Of course, the story would be nothing without the incredible cast assembled to breathe life into these iconic characters. Leading the assemblage once more is Hollywood’s most successful comeback kid, Robert Downey, Jr. as Tony Stark/Iron Man. Robert appears to be relishing the opportunity to reprise what could easily be called his most recognizable role. Robert once again brings his smooth talking, hyper-active personality to the character, but with a darker edge than previously seen. Portraying a man on the edge of losing his way, Robert’s terrific performance was most likely influenced by his own infamous past. Even with the darker thematic elements, Downey, Jr. manages to keep things interesting and from sinking too far down during the film’s gloomy, yet necessary moments.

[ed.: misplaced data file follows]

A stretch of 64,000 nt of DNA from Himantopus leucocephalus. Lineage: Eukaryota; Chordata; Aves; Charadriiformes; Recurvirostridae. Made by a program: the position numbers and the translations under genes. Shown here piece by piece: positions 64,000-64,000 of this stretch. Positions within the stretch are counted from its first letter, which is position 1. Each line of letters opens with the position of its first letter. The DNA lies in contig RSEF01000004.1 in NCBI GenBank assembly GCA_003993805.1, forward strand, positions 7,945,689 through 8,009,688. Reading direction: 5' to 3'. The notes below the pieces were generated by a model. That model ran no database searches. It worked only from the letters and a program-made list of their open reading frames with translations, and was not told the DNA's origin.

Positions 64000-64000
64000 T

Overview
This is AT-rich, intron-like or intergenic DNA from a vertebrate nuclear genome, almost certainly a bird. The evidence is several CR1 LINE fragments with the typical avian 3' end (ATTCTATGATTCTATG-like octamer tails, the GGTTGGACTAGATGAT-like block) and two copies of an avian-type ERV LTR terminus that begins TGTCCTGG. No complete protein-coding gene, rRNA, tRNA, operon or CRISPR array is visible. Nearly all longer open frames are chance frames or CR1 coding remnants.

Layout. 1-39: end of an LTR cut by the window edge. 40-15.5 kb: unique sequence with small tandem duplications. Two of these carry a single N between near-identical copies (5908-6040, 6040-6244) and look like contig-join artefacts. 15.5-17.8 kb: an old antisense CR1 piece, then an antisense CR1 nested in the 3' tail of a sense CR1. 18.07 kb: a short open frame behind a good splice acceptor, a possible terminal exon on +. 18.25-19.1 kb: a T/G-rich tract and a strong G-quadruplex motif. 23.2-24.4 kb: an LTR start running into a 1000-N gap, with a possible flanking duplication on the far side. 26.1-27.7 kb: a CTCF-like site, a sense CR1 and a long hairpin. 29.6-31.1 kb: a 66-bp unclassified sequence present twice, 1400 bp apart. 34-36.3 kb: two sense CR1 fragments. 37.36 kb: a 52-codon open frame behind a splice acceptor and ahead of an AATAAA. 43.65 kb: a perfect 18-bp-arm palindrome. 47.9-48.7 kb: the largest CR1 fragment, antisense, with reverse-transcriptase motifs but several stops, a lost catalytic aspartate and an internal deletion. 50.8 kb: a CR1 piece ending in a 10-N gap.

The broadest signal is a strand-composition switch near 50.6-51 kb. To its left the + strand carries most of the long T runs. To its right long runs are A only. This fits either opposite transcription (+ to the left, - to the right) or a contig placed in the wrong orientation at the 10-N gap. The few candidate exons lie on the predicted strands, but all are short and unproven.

In the supporting roles we find actress Gwyneth Paltrow returning as Pepper Potts. While Gwyneth easily holds her own opposite Robert, and their scenes are always rife with a playful tension and chemistry; sadly, it felt like her role was somewhat diminished from that of the original film. Even though she was featured throughout the entire duration, often times she seemed to be more of an afterthought to the scenes. Obviously, in a film with such a large cast, fitting everyone in with equal time is a difficult task, so I do understand that some judicious editing had to be done. Also, I’m not saying that having a little less Pepper Potts results in a less enjoyable movie, not in the least bit. I was just surprised more than anything to see her character on the backburner.